Shocking Forex Forecast! Check How EUR/USD, USD/JPY And GBP/USD May Develop In The Neatr Future!

Shocking Forex Forecast! Check How EUR/USD, USD/JPY And GBP/USD May Develop In The Neatr Future!

The dollar has corrected around 3% from its highs seen last month. This has prompted a few questions about whether the dollar has peaked? Many trading partners would hope that to be the case, but the reality is that the Fed is likely to stay on track with its tightening. We think the dollar is more likely to retest its highs than correct much lower.

Driving this view has been consistent rhetoric from the Fed that it will not be blown off target by some softer activity or price data. In fact, it now looks like US activity is accelerating again as lower gasoline prices leave more dollars in the pockets of US consumers. The 2023 US recession narrative looks a tough one to sell near term.

And rising energy prices should continue to drive a wedge between the exporters of North America and the importers of Europe, meaning a much greater conviction of a recession in Europe. The ECB’s second 50bp rate hike on 8 September may well conclude its tightening cycle. Rate spreads and the energy income shock make it a very tough environment for the euro. EUR/USD should therefore drift near parity for much of 2H22.

Elsewhere in Europe, the Swiss franc continues to be guided higher by the Swiss National Bank. Sterling remains vulnerable on recession fears. Beyond some substantial fiscal stimulus, sterling’s best hope is that the Bank of England delivers on most of the aggressive tightening currently priced into markets. Surging gas prices also spell trouble for the CEE4 currencies. The Polish zloty in particular looks unlikely to hold recent gains.

Emerging market currencies have enjoyed a mini-renaissance over the last month. But a difficult external environment makes it hard to sustain those rallies until the dollar turns.




Late cycle economies will keep the dollar bid

Current spot: 1.0241

• Defining business cycles has been a hazardous job over recent years, but it looks pretty clear that the US is a late-cycle economy with high inflation and low growth. This stage of the cycle is synonymous with inverted yield curves – which we have today. The dollar typically stays bid in this part of the cycle until convictions grow that the Fed will ease, and US 2-year yields start dropping. That is probably a story for 1Q23 and not today.

• We look for another 125bp of Fed hikes this year and just 50bp from the ECB (in Sep.). Risks look skewed to even higher US rates.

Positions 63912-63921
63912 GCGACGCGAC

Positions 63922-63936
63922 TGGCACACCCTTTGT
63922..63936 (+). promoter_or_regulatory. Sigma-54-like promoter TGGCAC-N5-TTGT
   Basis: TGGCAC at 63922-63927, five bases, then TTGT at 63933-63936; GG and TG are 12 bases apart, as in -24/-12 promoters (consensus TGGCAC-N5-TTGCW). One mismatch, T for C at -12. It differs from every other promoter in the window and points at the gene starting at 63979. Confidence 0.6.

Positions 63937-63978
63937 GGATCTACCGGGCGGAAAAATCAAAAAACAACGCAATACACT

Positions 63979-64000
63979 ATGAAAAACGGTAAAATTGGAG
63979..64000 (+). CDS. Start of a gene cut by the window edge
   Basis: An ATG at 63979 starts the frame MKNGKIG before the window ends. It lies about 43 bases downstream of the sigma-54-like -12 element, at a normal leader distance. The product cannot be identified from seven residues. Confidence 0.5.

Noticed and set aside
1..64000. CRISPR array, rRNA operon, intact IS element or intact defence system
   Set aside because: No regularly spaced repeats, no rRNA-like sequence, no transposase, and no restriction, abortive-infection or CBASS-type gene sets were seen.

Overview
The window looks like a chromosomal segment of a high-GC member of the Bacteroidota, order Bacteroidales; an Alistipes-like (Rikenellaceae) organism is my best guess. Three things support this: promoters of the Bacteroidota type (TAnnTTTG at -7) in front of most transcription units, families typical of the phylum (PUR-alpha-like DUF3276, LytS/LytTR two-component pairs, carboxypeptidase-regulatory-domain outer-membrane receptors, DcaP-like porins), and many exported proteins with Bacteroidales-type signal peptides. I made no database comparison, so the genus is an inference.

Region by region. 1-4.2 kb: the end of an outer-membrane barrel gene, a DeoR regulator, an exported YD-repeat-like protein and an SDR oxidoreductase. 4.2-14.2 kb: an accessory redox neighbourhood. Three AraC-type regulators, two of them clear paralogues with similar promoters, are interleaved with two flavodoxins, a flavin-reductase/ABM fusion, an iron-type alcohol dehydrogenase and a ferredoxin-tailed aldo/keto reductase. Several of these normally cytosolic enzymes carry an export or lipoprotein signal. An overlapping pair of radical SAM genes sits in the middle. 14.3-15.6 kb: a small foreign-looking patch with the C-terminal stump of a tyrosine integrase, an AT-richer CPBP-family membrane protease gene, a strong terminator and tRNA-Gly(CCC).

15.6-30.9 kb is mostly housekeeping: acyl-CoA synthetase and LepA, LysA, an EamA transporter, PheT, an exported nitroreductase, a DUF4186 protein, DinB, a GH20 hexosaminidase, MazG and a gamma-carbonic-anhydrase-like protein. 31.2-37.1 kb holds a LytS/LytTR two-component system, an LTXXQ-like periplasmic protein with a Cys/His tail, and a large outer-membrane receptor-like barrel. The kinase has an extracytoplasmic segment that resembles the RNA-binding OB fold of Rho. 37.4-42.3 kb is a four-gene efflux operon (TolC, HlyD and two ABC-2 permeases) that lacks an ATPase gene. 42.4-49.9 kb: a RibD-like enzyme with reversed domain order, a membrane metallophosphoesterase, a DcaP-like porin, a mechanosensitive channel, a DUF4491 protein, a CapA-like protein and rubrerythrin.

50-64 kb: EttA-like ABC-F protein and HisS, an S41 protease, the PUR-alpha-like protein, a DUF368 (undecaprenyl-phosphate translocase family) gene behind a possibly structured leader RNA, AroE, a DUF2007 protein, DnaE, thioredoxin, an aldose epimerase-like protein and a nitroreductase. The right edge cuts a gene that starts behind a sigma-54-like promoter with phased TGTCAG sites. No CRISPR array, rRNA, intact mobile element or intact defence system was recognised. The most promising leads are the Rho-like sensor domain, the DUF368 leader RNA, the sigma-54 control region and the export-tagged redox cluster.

• With Europe entering recession on the back of a looming energy crisis this winter, EUR/USD can stay near the lows for 2H22.

EUR/USD Forecast



Staying supported

Current spot: 133.44

• USD/JPY has found some good support under 132 and should stay reasonably supported for 2H22. Expect surveys of the Japanese buy-side in September to show greater allocations towards unhedged foreign bond purchases. US Treasury yields pay 250bp+ over JGBs and it is too expensive to hedge those US bond investments – now 3% p.a. through the 3m JPY forwards.

• The Fed Jackson Hole of Aug 25-27th looks a dollar positive event risk. It is far too early for the Fed to signal the all-clear on inflation. The bigger risk is that 2023 Fed easing is priced out.

• Like the euro, the yen is suffering from the negative terms of trade shock. These indices are at the worst levels of the year.

USD/JPY Forecast



Slip-sliding away

Current spot: 1.2098

• GBP/USD remains vulnerable on the back of continuing dollar strength and the UK economy trapped by slowing growth and a hawkish Bank of England. The only good news we have seen for sterling recently is that the Bank of Israel plans to double the pound’s weighting in its FX reserve portfolio! • A tricky environment for risk assets in 2H22 – slowing growth, tighter monetary conditions – suggests the growth sensitive pound will struggle. • The only thing helping it should be the BoE remaining hawkish all year – lifting rates 50bp to 2.25% in September – and at least  making sterling an expensive sell. No reprieve for Cable this year.


This publication has been prepared by ING solely for information purposes irrespective of a particular user's means, financial situation or investment objectives. The information does not constitute investment recommendation, and nor is it investment, legal or tax advice or an offer or solicitation to purchase or sell any financial instrument. Read more

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